Chloe Grace Moretz's New Role Is Perfect

by Allie Gemmill

If there's any woman that you can entrust a horror remake with, it's probably Chloe Grace Moretz. According to Entertainment Weekly, Moretz just landed the lead in the Suspiria remake, a film she'll star in alongside Tilda Swinton, Mia Goth and Dakota Johnson. The original Suspiria, a 1977 Italian horror film directed by the great Dario Argento, has developed a cult fandom in the nearly 40 years since its release. While it's become a favorite among horror buffs, it also remains an aesthetically engaging and beautifully sinister piece of filmmaking, which partially owes to its status as one of the best the horror genre has to offer. A remake sounds like a brilliant idea.

Suspiria tells the tale of a young female dancer who travels to Germany to attend an elite ballet school. Shortly after her arrival, the dancers begin to meet grisly ends in supernatural ways that send the terrorized protagonist on a search for answers. In light of Suspiria's monumental cult status, you might be quick to groan at the mere thought of it being remade. But fear not: while other remakes risk getting the careless retread treatment, it looks like Suspiria may actually be in the right hands. It's being helmed by Italian director Luca Guadagnino (A Bigger Splash, I Am Love), who's worked with both Swinton and Johnson. Rapport? Check. A penchant for making meaty, aesthetically-pleasing films? Check. The only missing piece is the one the Moretz easily provides: A female lead with a knack for making one hell of a horror heroine.

Moretz's chops in horror are well documented. One of her first major film roles was playing the adorable, put-upon daughter in a remake of The Amityville Horror back in 2005. While Moretz was merely playing a terrorized child, this was the performance that helped put her on the horror track. After she'd built up some career steam in films like Kick-Ass and 500 Days of Summer, she moved on to yet another remake: 2010's Let Me In, a new version of a beloved Swedish vampire flick. By the time she got to play Abby, an enigmatic young vampire who befriends loner Owen, Moretz had created an on-screen persona that was a mix of toughness, high emotional intelligence and quick wit. While her roles in horror films have rarely called upon that latter quality, it's become Moretz's trademark to bring a necessary maturity to any part she takes on.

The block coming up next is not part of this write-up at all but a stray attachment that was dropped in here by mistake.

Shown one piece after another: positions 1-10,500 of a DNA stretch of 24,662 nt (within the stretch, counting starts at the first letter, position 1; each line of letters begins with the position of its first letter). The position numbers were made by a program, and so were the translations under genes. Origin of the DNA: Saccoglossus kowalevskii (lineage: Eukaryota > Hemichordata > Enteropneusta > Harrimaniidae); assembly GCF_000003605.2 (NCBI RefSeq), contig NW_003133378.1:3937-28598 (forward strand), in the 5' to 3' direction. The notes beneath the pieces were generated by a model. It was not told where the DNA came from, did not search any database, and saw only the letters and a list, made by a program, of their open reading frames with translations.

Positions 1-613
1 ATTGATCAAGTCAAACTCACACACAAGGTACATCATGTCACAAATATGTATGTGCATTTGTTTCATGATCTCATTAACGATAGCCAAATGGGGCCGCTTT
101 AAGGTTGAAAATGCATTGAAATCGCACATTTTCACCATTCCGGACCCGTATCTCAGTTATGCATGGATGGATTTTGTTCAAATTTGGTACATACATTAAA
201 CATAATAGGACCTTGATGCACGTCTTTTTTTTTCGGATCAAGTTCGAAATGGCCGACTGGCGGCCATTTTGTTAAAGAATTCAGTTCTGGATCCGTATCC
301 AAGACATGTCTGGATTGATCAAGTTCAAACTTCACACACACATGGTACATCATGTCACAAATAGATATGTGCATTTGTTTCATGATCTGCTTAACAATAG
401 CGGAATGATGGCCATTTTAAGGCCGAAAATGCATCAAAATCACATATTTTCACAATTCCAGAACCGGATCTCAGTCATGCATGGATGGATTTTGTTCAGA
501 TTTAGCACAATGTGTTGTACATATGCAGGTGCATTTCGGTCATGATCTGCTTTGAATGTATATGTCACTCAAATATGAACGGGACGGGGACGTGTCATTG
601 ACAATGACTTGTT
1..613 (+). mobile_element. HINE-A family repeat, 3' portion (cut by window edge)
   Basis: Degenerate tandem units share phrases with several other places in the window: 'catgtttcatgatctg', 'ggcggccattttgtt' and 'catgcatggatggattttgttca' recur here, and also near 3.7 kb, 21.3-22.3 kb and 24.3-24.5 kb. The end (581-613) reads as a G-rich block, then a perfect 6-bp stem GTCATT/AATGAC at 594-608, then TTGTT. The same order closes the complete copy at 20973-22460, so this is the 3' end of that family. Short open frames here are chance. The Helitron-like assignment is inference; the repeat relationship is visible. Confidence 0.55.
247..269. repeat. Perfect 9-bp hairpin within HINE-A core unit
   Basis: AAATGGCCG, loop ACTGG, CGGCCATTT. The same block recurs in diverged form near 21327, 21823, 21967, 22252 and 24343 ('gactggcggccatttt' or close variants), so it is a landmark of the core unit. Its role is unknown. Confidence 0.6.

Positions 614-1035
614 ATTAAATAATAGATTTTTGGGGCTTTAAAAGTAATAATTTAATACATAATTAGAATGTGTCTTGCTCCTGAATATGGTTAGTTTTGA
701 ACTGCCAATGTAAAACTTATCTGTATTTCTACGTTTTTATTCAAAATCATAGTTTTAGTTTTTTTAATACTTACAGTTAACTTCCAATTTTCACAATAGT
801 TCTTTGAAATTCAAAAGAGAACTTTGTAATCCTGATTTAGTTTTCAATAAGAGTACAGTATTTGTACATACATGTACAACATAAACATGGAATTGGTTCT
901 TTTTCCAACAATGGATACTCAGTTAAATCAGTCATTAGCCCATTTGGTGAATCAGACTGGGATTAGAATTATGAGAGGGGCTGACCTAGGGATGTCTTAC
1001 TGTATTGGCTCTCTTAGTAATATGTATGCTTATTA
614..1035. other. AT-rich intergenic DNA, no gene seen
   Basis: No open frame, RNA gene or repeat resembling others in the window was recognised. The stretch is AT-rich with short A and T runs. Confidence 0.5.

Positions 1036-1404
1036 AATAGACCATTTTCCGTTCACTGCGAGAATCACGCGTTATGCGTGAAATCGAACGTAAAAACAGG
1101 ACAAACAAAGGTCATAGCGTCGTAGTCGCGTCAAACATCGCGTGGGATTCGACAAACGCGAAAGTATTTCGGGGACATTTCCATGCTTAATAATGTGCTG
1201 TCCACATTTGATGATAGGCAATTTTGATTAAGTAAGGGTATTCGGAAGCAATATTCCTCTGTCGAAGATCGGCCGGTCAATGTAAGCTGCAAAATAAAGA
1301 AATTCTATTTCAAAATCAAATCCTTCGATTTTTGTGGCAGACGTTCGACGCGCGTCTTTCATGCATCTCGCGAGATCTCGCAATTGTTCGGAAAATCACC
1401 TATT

These qualities all came together in 2013's Carrie, a remake of the astonishing Brian de Palma 1976 flick that put Sissy Spacek into the spotlight. Some might contend that Moretz's version was a bit lukewarm, but I'd go out on a limb here and say Moretz — and the film as a whole — were astonishingly good. The movie itself was moody and Moretz's Carrie was even moodier, equal parts shy loner and ferocious and semi-perverse heroine.

As the female lead in a horror film, it's a benefit to be able to mix the soft and hard, the tough with the gentle. If you're also playing the "final girl" role—which often goes hand-in-hand with being the female lead—then being able to portray a quality of heroism as well as the sense that yes, this woman is a tough nut to crack and will hold up under any terrifying circumstances is a valuable quality indeed. From where I sit, that's Moretz through and through.

So when it comes to worrying when a horror classic like Suspiria will become susceptible to the spectre of remake failure, I think we should shun it altogether. With Moretz leading a seriously (ridiculously, wonderfully) good cast and under the guidance of one of the best new directors of the last decade, Suspiria stands a chance at being spine-tinglingly good.

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